Rutgers’ Department of Family and Community Health Sciences (FCHS) and the Salem Health and Wellness Foundation announced the establishment of a Health Educator position for Salem County, which has been without a FCHS health educator for over 20 years.
FCHS, a unit of Rutgers Cooperative Extension (RCE), sought to establish this position in Salem County, using the basis of its highly regarded, award-winning Get Moving—Get Healthy school and workplace wellness program. Get Moving—Get Healthy uses evidence-based research and innovative methods to educate and motivate students, professionals and the public to take action toward improving their overall health and wellness.
Kathleen Morgan, chair of FCHS and a health educator for the past 21 years, saw the Rutgers and Foundation partnership as mutually beneficial. “Since we established Get Moving—Get Healthy in 2007, we’ve been looking for a way to introduce the program to every county in New Jersey, especially Salem County, where there is a critical need for health promotion information.
The Salem Health and Wellness Foundation sought out RCE so that it can tap into the assistance and expertise of this Rutgers program to support its own Healthy Kids, Bright Futures initiative, a childhood obesity and nutrition program for Salem County. The Foundation has pledged $275,000 over five years to sustain the position of Health Educator for the county.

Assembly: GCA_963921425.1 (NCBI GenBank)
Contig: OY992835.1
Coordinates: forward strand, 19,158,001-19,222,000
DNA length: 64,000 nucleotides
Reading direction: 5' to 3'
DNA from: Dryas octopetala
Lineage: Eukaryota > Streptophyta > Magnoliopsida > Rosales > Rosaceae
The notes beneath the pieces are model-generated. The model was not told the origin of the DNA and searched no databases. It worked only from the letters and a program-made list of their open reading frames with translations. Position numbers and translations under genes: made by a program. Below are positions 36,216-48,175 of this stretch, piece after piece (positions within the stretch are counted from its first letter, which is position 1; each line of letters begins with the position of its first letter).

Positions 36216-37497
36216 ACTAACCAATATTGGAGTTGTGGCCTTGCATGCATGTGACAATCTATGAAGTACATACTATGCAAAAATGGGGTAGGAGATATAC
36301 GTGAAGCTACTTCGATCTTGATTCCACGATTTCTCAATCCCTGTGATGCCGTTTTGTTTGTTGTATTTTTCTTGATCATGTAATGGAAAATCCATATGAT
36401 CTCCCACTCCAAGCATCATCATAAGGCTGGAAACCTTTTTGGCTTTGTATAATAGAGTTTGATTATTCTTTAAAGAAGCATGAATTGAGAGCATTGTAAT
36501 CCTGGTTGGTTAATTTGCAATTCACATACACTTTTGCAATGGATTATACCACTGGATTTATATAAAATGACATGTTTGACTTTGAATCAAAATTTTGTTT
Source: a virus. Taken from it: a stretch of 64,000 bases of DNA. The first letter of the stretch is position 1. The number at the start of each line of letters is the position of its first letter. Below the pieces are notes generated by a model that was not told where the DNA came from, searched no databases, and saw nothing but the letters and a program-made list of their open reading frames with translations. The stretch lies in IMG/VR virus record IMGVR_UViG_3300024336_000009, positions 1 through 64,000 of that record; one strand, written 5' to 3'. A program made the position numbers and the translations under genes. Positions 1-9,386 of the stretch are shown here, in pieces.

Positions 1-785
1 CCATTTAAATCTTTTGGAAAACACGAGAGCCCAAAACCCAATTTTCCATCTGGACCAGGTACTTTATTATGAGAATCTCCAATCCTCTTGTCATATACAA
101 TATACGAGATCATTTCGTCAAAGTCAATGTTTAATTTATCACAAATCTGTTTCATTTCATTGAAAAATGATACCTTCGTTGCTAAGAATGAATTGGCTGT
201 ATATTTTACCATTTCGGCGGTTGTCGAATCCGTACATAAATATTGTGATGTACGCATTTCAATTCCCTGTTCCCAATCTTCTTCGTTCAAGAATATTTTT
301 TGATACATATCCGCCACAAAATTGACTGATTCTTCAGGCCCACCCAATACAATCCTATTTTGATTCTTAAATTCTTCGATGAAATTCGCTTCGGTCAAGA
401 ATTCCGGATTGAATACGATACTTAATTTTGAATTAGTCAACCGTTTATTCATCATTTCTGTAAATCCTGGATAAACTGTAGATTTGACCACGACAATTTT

“The Foundation is enthusiastic about the synergies that this new relationship with Rutgers Cooperative Extension will bring to Salem County,” said Brenda Goins, executive director of the Salem Health and Wellness Foundation.
Salem County ranks 20th out of 21 New Jersey counties in health behavior measures including adult obesity and physical inactivity, and ranks last in overall mortality from premature death, according to the Foundation website. County Health rankings identify adult obesity and physical inactivity in Salem County at 34% and 31%, respectively, compared to a statewide ranking of 25% for both adult obesity and physical inactivity.
According to Morgan, Salem County is a prime location for Rutgers to add a health educator to help boost the county’s health behavior measures, reduce obesity, increase physical activity, ultimately reducing preventable diseases for residents.
“The Foundation’s Healthy Kids, Bright Futures initiative shares many common goals with Rutgers FCHS’ programming, including reducing childhood obesity through nutrition education and promoting heathy eating and lifestyles,” explained Morgan. “We hope this new partnership in Salem encourages others to follow suit and partner with Rutgers to provide more outreach in their communities.”
“This is an opportunity for two dynamic leaders in the community to begin spreading a culture of health throughout Salem County. We encourage other community leaders to join us in this endeavor,” said Goins.
To learn more about Rutgers Family and Community Health Sciences, visit www.njaes.rutgers.edu/fchs. For more information about the Foundation’s Healthy Kids, Bright Futures initiative, visit www.salemwellnessfoundation.org.